In all cases, during the coeliosurgery these suspicious cysts, an extemporaneous examination is recommended and will determine the continuation of the operative act.

In our first case, in addition to menopause, the elements of morphological examinations (ultrasound, CT, MRI) and tumor markers were very much in favor of a malignant cyst. What motivated laparotomy immediately. The extemporaneous examination was in favor of a borderline tumor which allowed to make complementary gestures.

If the cyst proves to be malignant at the extemporaneous, a laparo-conversion is recommended and the realization of a total hysterectomy and bilateral adnexectomy associated with an omentectomy an appendectomy and the lumbar-aortic and pelvic lymphadenectomy [1] [39] [71].

3.3.3. What Mode of Supervision

The follow-up is based on the combination of the clinical examination, the CA 125 dosage, even if this marker is not very sensitive and not very specific, and the endovaginal ultrasound which allows in particular the surveillance of the contralateral ovary.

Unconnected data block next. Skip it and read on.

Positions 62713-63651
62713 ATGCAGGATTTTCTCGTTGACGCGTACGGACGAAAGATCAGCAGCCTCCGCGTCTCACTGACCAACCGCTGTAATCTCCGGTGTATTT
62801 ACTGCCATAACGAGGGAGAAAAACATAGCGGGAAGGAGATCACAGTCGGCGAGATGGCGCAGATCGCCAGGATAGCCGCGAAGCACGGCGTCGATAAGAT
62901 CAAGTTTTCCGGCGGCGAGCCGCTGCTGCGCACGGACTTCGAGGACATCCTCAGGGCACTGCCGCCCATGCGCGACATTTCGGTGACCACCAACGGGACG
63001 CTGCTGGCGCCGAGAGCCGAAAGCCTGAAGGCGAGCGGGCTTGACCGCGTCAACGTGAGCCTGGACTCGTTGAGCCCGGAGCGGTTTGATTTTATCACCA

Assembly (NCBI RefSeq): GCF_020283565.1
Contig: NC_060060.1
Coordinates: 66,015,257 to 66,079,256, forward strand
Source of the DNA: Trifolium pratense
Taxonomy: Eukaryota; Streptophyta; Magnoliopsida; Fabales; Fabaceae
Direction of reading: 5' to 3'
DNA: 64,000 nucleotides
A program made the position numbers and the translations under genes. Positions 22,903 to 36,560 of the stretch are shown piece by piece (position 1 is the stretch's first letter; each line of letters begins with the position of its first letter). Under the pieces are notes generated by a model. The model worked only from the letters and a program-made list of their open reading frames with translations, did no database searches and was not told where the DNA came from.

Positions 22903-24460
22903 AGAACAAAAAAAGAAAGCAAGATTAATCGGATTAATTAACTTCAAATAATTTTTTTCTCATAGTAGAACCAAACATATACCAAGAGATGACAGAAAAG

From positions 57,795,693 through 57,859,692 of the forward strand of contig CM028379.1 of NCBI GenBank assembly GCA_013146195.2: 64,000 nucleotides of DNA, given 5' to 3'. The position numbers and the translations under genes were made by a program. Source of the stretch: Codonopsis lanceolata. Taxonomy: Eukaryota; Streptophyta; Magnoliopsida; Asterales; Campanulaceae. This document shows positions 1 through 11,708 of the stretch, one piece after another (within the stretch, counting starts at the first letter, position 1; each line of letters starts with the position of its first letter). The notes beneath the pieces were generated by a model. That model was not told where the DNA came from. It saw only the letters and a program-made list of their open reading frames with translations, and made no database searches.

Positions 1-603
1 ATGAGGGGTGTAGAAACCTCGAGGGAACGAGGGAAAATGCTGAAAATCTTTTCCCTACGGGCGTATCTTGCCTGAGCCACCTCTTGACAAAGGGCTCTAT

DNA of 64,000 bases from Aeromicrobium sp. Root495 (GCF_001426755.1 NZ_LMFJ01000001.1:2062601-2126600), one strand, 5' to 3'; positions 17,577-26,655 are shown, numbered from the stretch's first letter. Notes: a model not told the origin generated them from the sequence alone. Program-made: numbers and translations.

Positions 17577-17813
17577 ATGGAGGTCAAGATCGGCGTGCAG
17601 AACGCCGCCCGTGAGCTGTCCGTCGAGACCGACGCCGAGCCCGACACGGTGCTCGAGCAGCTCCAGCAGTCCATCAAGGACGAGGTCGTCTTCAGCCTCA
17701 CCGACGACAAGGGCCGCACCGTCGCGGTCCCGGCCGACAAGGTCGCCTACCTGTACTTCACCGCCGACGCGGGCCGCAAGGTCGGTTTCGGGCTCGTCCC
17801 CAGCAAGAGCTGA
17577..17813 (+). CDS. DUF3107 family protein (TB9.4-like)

Follow-up should be closer when the treatment has been conservative since the risk of recurrence is increased, especially in case of cystectomy. This follow-up must be carried out without end-of-term, given the sometimes very late onset of certain borderline cysts [1] [39].

4. Conclusion

Ovarian cysts should benefit from rigorous investigation. Endovaginal ultrasound is the first-line imaging examination. Its association with Doppler makes it possible to characterize the vascularization of the mass. MRI and CT are second-line exams. CA125 HE4 are the most commonly used tumor markers. Laparoscopy is currently the standard surgical technique. The extemporaneous examination is of paramount importance, especially since it must determine the continuation of the operative act. Laparotomy is indicated in the presence of a strong suspicion of malignancy.

Cite this paper: Biaye, B. , Raiga, J. , Diallo, M. , Jafer, R. , Diouf, A. , Benoit, B. and Carbone, B. (2020) Management of Ovarian Cystic Tumor: Diagnosis, Management, and Its Follow-Up-Case Presentation of Three Patients and Literature Review. Open Journal of Obstetrics and Gynecology, 10, 25-40. doi: 10.4236/ojog.2020.101003.